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People joining hands and ice-skating on an outside rink. Christian Science Monitor via Ge

The 23 best things to do in Boston with kids, mapped

A seasonally definitive guide to family-friendly fun in the Boston area

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Because of its compact, historic neighborhoods and bucolic New England waterfront, Boston is probably America’s greatest walking city. Similarly pedestrian-friendly cities such as Cambridge surround it, too.

This makes the Boston region especially easy to visit and to navigate with kids, including around the holidays.

Other great metropolitan areas boast world-renowned museums, gorgeous green spaces, and zoos that keep kids coming back again and again. But in Boston and its surrounding region, everything is a bit more doable for families: The top sites are often clustered together or just a short ride away on the city’s subway, buses, and commuter rail.

We’ve mapped 23 of the best kid-friendly activities in the Boston region during wintertime that will please locals and visitors alike. See something we missed? Leave a comment below. And be sure to check the websites and call the phone numbers for any special hours or offers.

Traveling to other cities with your kiddos? Don’t miss Curbed’s maps of the best family activities in Washington, D.C., Philadelphia, Detroit, Atlanta, Chicago, Miami, Los Angeles, Seattle, San Francisco, New Orleans, Austin, and New York City.

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Sky Zone Trampoline Park

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There’s plenty of padded, bouncy fun to be found in this indoor trampoline park. The prices are pretty reasonable, and walk-ins are welcome. There is also a Sky Zone location in Everett, which is just north of Boston. 

Jump On In

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The oldest indoor inflatable and jumping facility in New England is full of just that: inflatable structures that can endure the frantic bouncing of several kids at once. Pro tip: Bring or wear socks. No shoes or sneakers allowed.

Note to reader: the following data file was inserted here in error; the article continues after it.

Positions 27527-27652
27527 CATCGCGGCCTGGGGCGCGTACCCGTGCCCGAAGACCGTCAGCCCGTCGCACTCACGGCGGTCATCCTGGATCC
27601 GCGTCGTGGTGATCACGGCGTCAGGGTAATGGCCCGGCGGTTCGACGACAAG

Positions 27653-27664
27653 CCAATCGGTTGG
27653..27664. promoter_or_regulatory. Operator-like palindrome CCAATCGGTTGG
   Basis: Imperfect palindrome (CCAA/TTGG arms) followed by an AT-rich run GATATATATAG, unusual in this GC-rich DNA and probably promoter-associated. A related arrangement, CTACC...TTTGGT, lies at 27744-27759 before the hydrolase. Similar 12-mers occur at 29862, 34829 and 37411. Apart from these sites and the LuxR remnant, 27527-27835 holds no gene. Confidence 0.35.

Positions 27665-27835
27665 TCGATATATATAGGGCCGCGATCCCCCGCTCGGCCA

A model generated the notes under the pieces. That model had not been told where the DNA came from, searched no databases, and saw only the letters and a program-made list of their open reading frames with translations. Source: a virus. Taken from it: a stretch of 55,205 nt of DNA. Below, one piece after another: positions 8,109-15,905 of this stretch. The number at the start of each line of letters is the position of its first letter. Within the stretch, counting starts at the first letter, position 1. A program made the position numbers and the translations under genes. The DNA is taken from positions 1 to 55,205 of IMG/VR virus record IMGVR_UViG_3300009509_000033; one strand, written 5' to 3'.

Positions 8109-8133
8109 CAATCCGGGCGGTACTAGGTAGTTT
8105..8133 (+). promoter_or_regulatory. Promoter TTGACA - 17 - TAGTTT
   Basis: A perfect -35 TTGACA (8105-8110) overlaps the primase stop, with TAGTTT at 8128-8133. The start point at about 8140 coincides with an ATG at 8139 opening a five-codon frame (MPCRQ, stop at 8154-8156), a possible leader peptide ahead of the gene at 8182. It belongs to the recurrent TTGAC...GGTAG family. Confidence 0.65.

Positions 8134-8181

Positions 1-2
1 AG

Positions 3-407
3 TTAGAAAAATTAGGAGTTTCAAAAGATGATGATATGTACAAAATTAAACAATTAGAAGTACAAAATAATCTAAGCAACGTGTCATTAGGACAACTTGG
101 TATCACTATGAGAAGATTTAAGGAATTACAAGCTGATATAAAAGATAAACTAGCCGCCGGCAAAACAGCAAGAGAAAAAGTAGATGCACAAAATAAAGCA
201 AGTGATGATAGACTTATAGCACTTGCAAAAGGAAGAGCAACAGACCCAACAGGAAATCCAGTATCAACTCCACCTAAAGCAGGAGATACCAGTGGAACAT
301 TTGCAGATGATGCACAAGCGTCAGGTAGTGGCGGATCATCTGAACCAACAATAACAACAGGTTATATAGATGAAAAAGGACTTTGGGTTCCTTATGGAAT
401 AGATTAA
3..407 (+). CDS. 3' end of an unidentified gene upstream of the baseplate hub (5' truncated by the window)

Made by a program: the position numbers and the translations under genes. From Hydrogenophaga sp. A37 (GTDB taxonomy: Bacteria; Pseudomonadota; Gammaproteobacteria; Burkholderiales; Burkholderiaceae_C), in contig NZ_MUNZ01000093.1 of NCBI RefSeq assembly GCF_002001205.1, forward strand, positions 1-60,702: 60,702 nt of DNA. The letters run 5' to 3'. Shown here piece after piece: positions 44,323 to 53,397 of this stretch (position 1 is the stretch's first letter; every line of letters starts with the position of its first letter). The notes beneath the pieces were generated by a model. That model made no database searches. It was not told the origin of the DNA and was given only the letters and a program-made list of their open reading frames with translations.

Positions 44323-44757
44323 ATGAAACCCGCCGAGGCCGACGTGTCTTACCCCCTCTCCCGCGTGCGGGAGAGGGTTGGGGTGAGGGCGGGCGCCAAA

A row of kids making funny faces against an inflatable backdrop. Jump On In

Harvard Museum of Natural History

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If your future archaeologist loves dinosaurs, rocks, and taxidermied animals, this is the spot.

Pick the galleries that interest your kiddos the most (the Great Mammal Hall and the Vertebrate Paleontology exhibits are always a good place to start), and be on the lookout for storytimes and family-oriented classes.

Cambridge Public Library

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The main branch of the Cambridge Public Library has an entire third floor just for kids and adolescents. 

The state-of-the-art building also has a playground and an expansive green space just outside, and it’s down the street from Harvard’s main campus. 

A long rectangular glass building in the middle of a wide field. Wikipedia

Museum of Fine Arts

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Parents will love the Museum of Fine Art’s extensive 500,000-piece collection, including an impressive Egyptian exhibit and a stunning number of Impressionist works. But kids can also have a blast here. Grab the MFA Guide: Kids’ Tour, sign your kiddo up for a weekend art class, and be on the lookout for self-guided activities for everyone from toddlers to teens.

Franklin Park Zoo

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We like the Franklin Park Zoo at any time of year, thanks to an interactive children’s zoo, well-maintained grounds, and exhibits that cover all the major animals. Still need to run out some energy? Hit the 10,000-square-foot playground.

A girl looking through glass at a gorilla at a zoo. Boston Globe via Getty Images

Franklin Park